Law also reacts in a similarly selective way in regard to the past; for all that remains, from a legal point of view, is what the legal norms specifically deal with. Everything else is nothing but the preface to a case that plays no role in determining the actual verdict. On the one hand, the past is permitted only in accordance with legal proceedings and admissible evidence. On the other hand, the unchangeable nature of the historical past does not touch the legal past, because legislation can changed retrospectively.
Legal time is expressed in a number of regulations. The calendar, for example, can be of individual nature in creating time divisions or in differentiating between standard time and daylight savings time. Typically, law leaves the measurement of time up to the laws of time, but it also connects it with value judgments about the quality of legal persons (e.g., being of legal age) or legal relationships (e.g., obtaining possession by prescription). Furthermore, appointments or deadlines are also objects of legal value judgments, for instance, when “immediacy” is mentioned, meaning that the person in question is required to act without culpable delay.
A perfect example of an individual construction of legal time measurement is the “legal second,” a second that has no counterpart in natural time. It is purely an invention of law. Nevertheless, legal time is not completely unrelated to natural time, especially in regard to the omnipresent social problems of time. If law is to do justice to its function of binding and steering the future, it should always keep the conditional possibilities of legal behavior in mind: Things should be done on time. And that requires a worldly adaptation, a synchronization of law in connection with worldly situations, so that the rules can be followed within an appropriate period of time. Law itself should be “just in time.”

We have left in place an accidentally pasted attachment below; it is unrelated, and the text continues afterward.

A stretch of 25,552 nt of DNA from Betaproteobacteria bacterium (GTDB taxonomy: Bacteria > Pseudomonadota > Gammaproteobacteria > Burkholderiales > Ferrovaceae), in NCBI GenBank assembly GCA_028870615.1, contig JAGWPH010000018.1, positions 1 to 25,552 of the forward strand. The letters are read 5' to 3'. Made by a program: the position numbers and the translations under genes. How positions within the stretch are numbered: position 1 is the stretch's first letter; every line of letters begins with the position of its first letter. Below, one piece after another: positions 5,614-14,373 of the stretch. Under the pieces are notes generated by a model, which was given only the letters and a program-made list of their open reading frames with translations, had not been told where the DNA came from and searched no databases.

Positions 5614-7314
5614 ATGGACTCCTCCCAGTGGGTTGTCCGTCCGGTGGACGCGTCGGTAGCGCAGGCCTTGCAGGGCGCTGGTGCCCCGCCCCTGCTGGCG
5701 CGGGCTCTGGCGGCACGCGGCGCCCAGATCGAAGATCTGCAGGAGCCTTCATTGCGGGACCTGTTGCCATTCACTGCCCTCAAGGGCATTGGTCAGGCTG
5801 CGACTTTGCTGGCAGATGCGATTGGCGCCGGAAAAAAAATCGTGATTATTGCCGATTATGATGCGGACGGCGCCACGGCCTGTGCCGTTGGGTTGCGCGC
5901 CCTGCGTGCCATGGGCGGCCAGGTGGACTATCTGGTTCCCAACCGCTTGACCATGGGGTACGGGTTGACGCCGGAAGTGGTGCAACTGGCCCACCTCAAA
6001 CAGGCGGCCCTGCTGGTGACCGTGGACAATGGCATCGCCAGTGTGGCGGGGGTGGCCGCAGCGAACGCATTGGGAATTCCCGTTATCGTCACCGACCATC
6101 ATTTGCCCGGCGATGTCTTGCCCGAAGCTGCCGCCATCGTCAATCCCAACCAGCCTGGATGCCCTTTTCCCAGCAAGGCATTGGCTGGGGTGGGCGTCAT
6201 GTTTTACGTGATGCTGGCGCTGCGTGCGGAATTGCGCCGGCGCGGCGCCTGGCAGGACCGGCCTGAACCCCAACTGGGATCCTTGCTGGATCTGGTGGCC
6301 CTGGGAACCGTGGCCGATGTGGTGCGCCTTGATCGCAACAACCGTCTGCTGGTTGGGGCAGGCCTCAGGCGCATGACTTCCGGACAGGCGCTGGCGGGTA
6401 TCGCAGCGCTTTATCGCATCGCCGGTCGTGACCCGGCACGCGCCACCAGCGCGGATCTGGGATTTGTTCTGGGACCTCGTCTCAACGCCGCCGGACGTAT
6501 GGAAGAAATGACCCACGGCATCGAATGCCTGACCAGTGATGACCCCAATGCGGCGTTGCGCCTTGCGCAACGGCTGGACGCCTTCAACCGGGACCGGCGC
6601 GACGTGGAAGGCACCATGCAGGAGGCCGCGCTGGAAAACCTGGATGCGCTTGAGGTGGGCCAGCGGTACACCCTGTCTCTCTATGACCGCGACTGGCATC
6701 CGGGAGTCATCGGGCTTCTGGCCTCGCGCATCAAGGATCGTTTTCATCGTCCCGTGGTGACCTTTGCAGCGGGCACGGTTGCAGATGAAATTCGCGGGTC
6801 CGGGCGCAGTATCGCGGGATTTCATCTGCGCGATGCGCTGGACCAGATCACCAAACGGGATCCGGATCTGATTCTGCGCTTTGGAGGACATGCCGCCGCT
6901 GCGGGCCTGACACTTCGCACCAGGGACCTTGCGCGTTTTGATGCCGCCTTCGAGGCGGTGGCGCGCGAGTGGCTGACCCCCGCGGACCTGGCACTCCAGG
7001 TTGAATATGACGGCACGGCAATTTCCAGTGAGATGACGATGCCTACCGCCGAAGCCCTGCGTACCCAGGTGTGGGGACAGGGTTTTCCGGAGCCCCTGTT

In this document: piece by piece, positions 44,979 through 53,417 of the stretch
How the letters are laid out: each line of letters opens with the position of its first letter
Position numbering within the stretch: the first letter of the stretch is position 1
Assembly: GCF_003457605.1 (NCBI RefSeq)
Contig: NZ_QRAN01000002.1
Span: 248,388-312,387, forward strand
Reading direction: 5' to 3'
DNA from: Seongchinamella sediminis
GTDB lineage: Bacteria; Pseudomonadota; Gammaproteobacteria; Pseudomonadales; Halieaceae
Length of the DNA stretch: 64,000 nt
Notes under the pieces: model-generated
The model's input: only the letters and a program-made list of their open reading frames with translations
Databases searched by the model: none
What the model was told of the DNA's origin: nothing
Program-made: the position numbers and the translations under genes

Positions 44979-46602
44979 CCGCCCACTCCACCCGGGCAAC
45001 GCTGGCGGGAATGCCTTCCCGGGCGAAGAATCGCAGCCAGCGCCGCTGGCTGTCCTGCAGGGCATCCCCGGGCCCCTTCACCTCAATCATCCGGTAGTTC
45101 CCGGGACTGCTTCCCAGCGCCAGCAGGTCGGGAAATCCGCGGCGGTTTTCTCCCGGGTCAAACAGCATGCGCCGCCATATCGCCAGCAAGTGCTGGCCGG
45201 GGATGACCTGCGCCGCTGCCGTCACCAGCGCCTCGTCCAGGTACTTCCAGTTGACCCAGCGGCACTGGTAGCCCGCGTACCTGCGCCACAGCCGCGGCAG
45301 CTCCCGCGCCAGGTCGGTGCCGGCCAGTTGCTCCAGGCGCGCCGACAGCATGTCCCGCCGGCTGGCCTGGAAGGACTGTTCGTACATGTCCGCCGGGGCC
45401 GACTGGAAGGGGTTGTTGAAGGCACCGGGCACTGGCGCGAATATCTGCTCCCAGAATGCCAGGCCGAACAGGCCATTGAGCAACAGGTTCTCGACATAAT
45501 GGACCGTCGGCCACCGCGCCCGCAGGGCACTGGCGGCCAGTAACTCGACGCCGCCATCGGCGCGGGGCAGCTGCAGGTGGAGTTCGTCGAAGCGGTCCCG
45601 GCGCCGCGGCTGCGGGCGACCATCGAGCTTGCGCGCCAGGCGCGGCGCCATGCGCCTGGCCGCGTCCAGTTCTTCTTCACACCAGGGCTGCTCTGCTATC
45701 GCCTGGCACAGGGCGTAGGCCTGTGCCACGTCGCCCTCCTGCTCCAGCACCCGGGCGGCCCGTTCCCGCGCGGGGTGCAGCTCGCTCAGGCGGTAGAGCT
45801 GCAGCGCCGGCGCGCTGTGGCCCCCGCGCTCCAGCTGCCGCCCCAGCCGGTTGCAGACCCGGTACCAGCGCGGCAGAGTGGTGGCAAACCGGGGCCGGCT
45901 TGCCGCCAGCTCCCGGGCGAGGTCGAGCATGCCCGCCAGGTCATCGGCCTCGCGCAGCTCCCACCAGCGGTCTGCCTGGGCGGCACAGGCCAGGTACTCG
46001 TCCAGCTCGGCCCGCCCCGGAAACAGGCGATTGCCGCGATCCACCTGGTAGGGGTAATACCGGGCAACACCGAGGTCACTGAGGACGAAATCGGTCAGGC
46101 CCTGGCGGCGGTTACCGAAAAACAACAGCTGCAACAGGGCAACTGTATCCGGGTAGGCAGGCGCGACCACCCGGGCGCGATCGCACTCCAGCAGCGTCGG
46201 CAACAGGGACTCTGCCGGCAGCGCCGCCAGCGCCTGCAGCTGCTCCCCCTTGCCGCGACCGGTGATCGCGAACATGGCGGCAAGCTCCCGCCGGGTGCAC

Oliver W. Lembcke
See also Democracy; Ethics; Evolution, Cultural;
Evolution, Social; Hammurabi, Codex of; Hegel, Georg Wilhelm Friedrich; Kant, Immanuel; Morality; Scopes “Monkey Trial” of 1925; Statute of Limitations; Time Management; Values and Time
Greenhouse, C. J. (1989). Just in time: Temporality and the cultural legitimation of law. Yale Law Journal, 98(8), 1631-1651.
Kirste, S. (2002). The temporality of law and the plurality of social times: The problem of synchronizing different time concepts through law. In M. Troper & A. Verza (Eds.), Legal philosophy. General aspects: Concepts, rights and doctrines (pp. 23-44). Stuttgart, Germany: Steiner.
Luhmann, N. (2004). Law as a social system. Oxford,
UK, and New York: Oxford University Press.